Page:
One of the focal birds that I am working with on my project in the great white heron. Prior to this internship I wasn’t aware of this bird but it is quite interesting with his relationship to the great white heron. Debate on its taxonomic position has gone on for years and what was once considered its own species and then only a color morph, the great white heron is currently believed to be a subspecies of the great blue heron, although the debate continues on. The great white heron is unique to South Florida and the Florida Keys. Florida Bay is home to the largest number of breeding pairs (850). Because of its limited numbers, documentation of its presence in Biscayne Bay is important. Adding to the mix is the presence of the Wurdemann’s Heron which is an intermediate form produced by the hybridization between a great blue heron and great white heron, which exhibits as one would expect an intermediate plumage. Wherever the truth may lie, I find this absolutely fascinating.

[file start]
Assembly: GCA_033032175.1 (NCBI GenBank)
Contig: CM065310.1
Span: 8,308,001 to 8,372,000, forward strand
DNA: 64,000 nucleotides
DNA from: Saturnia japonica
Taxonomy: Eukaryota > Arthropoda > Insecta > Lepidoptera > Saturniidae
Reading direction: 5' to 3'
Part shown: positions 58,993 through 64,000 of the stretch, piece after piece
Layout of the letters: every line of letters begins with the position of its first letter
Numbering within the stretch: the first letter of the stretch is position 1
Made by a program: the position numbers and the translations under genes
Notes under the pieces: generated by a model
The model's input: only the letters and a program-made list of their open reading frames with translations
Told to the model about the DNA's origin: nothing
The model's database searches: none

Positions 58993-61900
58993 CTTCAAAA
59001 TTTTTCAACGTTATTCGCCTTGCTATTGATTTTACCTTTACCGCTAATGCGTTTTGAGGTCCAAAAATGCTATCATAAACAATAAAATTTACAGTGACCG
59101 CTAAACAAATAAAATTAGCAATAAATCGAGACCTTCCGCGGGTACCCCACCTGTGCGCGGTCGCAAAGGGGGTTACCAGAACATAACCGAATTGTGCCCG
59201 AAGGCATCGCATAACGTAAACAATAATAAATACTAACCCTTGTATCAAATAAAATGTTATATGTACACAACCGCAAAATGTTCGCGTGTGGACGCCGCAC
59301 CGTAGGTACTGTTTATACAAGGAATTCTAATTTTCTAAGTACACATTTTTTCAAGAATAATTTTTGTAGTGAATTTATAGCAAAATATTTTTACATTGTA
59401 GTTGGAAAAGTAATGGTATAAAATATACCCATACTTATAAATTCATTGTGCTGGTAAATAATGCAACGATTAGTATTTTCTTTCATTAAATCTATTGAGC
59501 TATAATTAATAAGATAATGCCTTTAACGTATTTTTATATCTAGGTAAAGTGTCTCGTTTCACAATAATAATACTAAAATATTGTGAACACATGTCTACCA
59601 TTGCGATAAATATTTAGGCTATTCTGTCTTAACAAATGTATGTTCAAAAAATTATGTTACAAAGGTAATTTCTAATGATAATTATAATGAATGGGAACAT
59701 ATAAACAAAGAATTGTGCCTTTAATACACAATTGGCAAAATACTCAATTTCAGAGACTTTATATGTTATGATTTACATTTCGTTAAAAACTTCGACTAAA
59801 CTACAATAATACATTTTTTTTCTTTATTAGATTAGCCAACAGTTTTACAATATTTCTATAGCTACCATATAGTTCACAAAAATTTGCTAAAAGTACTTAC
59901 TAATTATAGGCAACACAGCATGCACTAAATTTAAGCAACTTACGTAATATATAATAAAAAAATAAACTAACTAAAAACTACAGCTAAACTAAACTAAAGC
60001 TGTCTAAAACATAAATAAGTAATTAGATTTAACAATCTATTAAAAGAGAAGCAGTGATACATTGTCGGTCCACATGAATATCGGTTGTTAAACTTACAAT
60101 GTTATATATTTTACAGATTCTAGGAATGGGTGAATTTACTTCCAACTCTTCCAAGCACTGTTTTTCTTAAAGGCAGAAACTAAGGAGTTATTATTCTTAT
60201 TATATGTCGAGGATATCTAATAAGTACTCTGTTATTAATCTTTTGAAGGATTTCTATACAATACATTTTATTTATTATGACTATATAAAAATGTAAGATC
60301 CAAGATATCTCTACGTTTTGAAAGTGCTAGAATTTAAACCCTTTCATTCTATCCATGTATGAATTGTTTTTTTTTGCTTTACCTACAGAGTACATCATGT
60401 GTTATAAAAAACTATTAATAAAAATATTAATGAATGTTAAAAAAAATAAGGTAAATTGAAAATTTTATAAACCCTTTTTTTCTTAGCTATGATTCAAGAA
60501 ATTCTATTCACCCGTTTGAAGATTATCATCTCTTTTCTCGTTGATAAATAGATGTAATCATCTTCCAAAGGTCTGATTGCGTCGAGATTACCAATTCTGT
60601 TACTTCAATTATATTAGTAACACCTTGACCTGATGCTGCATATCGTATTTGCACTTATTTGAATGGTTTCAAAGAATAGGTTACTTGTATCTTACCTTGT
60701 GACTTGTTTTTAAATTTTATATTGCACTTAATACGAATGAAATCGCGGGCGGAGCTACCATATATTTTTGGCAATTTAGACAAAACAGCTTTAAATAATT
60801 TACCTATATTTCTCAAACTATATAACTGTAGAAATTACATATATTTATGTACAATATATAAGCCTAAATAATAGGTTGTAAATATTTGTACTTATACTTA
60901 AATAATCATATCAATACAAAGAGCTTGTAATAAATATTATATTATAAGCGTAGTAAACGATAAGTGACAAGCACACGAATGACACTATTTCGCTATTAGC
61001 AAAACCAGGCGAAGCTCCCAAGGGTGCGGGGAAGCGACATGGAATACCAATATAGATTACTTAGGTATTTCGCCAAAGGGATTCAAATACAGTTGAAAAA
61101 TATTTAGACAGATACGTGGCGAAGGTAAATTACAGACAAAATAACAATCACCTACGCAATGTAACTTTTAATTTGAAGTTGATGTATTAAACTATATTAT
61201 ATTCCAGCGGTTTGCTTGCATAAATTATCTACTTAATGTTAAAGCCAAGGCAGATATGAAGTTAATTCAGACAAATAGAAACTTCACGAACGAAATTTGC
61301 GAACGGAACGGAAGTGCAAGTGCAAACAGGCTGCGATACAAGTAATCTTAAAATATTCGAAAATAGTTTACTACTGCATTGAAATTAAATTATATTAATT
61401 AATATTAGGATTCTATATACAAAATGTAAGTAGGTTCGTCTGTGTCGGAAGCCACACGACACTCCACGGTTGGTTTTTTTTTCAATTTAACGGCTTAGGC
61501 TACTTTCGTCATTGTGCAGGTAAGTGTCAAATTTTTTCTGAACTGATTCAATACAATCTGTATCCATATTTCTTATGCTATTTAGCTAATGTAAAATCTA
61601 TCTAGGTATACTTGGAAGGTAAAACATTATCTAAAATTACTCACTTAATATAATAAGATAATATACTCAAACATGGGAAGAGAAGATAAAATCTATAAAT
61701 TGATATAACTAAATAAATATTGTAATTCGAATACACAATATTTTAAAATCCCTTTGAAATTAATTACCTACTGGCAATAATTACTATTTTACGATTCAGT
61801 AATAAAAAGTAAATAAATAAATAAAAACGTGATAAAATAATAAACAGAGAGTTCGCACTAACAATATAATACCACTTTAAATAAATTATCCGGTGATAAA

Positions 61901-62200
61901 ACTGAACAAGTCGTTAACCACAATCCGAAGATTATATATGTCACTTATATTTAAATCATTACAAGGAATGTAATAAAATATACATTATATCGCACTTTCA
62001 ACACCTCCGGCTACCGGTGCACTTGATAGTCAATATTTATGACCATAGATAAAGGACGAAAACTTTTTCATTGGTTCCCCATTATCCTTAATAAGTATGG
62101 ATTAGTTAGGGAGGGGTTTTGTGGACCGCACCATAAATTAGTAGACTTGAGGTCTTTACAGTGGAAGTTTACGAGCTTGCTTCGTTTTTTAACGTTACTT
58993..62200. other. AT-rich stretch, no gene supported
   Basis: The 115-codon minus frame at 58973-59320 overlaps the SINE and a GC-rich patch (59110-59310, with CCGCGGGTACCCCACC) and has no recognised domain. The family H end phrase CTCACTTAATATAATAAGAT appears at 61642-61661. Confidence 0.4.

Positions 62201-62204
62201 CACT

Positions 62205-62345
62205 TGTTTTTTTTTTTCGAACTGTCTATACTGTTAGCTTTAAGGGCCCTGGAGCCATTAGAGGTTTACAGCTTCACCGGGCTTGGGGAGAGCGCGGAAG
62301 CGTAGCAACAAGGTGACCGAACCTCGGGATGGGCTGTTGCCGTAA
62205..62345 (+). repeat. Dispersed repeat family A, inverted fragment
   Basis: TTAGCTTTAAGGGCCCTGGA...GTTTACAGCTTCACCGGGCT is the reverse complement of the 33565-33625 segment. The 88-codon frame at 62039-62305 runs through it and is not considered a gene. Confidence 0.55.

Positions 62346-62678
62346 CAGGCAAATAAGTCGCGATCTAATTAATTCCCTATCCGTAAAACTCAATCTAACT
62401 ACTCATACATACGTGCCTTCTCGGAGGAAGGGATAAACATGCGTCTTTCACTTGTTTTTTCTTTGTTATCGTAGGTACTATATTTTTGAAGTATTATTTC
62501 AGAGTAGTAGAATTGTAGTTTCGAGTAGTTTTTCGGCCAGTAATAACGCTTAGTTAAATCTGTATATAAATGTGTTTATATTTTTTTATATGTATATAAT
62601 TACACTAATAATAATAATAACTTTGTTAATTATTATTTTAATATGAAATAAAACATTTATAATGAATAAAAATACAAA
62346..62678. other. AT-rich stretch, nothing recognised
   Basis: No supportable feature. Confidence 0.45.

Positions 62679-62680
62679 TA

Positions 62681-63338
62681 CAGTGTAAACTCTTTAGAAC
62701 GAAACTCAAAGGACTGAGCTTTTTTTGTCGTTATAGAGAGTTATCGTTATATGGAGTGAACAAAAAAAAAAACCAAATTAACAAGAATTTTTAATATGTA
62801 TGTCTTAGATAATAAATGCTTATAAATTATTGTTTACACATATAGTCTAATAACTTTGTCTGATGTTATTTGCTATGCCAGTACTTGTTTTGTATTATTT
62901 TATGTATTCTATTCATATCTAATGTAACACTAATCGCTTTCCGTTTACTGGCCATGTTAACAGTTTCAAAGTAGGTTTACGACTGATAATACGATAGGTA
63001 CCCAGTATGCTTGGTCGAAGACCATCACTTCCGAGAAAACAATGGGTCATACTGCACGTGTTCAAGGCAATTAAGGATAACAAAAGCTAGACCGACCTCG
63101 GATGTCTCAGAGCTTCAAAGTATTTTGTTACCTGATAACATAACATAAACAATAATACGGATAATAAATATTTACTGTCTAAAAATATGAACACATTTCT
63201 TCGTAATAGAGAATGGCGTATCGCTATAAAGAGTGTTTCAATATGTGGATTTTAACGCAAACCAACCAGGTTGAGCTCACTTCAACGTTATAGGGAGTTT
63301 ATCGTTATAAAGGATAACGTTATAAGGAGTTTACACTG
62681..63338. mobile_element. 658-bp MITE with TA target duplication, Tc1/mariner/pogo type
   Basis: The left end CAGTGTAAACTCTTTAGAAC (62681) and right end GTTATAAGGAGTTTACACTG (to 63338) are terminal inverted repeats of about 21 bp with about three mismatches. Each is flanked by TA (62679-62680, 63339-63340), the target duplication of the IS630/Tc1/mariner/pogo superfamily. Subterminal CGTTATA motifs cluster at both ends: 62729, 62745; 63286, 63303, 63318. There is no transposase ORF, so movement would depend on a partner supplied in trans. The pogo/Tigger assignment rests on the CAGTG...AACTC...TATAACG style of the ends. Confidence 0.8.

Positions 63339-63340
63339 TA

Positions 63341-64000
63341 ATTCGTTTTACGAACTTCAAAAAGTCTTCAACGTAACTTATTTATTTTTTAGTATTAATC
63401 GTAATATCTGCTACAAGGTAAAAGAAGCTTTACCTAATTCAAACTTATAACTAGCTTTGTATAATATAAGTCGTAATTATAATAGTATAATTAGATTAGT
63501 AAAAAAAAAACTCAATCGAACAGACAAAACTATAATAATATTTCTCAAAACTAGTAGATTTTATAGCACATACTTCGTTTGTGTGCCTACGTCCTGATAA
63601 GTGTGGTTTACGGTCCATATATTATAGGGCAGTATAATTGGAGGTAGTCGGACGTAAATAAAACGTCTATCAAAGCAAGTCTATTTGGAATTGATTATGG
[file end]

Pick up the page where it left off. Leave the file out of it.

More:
Readings on this topic:
- “Great White” Heron – not just a color morph – Article by David Sibley
- A Wurdemann’s-like heron from South Florida
- Evaluating the Taxonomic Status of the Great White Heron (Ardea Herodias Occidentalis) Using Morphological, Behavioral and Genetic Evidence. (Mcguire 2001)